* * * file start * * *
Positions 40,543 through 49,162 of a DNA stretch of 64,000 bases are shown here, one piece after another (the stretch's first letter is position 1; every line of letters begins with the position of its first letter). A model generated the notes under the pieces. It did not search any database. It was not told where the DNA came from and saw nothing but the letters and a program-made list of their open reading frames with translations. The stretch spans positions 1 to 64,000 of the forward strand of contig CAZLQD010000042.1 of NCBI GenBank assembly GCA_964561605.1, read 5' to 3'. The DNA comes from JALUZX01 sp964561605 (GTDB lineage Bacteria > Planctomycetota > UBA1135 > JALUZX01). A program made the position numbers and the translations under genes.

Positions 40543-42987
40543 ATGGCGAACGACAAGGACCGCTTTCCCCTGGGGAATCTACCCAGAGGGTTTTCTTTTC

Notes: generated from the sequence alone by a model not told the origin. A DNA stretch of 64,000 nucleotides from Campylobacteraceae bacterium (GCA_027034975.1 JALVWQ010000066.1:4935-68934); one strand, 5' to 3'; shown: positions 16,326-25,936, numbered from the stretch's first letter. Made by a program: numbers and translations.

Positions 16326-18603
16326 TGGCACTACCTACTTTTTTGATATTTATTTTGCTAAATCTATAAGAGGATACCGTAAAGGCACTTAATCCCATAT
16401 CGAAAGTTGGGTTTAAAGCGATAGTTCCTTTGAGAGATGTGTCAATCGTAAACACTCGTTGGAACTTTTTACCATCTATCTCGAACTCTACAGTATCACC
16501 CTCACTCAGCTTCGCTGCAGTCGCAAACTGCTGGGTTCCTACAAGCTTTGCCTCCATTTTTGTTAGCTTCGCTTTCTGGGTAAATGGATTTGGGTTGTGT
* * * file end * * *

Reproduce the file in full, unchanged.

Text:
Positions 40,543 through 49,162 of a DNA stretch of 64,000 bases are shown here, one piece after another (the stretch's first letter is position 1; every line of letters begins with the position of its first letter). A model generated the notes under the pieces. It did not search any database. It was not told where the DNA came from and saw nothing but the letters and a program-made list of their open reading frames with translations. The stretch spans positions 1 to 64,000 of the forward strand of contig CAZLQD010000042.1 of NCBI GenBank assembly GCA_964561605.1, read 5' to 3'. The DNA comes from JALUZX01 sp964561605 (GTDB lineage Bacteria > Planctomycetota > UBA1135 > JALUZX01). A program made the position numbers and the translations under genes.

Positions 40543-42987
40543 ATGGCGAACGACAAGGACCGCTTTCCCCTGGGGAATCTACCCAGAGGGTTTTCTTTTC

Notes: generated from the sequence alone by a model not told the origin. A DNA stretch of 64,000 nucleotides from Campylobacteraceae bacterium (GCA_027034975.1 JALVWQ010000066.1:4935-68934); one strand, 5' to 3'; shown: positions 16,326-25,936, numbered from the stretch's first letter. Made by a program: numbers and translations.

Positions 16326-18603
16326 TGGCACTACCTACTTTTTTGATATTTATTTTGCTAAATCTATAAGAGGATACCGTAAAGGCACTTAATCCCATAT
16401 CGAAAGTTGGGTTTAAAGCGATAGTTCCTTTGAGAGATGTGTCAATCGTAAACACTCGTTGGAACTTTTTACCATCTATCTCGAACTCTACAGTATCACC
16501 CTCACTCAGCTTCGCTGCAGTCGCAAACTGCTGGGTTCCTACAAGCTTTGCCTCCATTTTTGTTAGCTTCGCTTTCTGGGTAAATGGATTTGGGTTGTGT